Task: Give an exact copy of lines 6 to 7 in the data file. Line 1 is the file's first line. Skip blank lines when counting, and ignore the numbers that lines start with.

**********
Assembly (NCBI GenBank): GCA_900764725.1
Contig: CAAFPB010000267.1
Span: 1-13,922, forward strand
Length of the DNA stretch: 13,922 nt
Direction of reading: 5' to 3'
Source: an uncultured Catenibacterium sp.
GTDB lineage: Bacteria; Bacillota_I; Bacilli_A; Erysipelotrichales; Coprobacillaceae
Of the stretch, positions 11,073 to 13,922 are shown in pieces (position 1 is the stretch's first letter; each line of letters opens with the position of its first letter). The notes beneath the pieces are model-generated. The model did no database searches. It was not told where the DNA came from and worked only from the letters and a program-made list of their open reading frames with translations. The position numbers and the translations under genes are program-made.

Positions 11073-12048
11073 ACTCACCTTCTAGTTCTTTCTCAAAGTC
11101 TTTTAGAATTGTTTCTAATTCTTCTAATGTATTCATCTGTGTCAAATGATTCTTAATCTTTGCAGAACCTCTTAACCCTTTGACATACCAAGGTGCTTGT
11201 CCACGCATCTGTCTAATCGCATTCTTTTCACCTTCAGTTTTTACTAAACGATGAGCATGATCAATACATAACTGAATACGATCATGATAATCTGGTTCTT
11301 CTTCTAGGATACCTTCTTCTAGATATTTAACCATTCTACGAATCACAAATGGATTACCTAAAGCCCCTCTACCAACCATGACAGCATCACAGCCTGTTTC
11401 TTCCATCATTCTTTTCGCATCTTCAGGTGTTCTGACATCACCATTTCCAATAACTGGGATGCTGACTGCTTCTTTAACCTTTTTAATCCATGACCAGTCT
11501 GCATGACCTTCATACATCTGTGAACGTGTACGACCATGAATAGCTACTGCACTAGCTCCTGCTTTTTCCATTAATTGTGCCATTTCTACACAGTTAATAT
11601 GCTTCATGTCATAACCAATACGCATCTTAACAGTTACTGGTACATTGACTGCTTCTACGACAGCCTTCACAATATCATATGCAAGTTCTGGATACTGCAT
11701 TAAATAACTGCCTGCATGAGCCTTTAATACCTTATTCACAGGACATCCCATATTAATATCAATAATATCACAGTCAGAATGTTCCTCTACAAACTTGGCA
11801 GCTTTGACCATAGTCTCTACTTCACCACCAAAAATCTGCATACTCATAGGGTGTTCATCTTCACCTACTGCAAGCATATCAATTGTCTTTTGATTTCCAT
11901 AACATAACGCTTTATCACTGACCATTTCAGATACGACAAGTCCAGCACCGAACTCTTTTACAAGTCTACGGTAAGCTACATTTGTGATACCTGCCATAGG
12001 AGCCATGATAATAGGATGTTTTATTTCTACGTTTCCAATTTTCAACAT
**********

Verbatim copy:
Source: an uncultured Catenibacterium sp.
GTDB lineage: Bacteria; Bacillota_I; Bacilli_A; Erysipelotrichales; Coprobacillaceae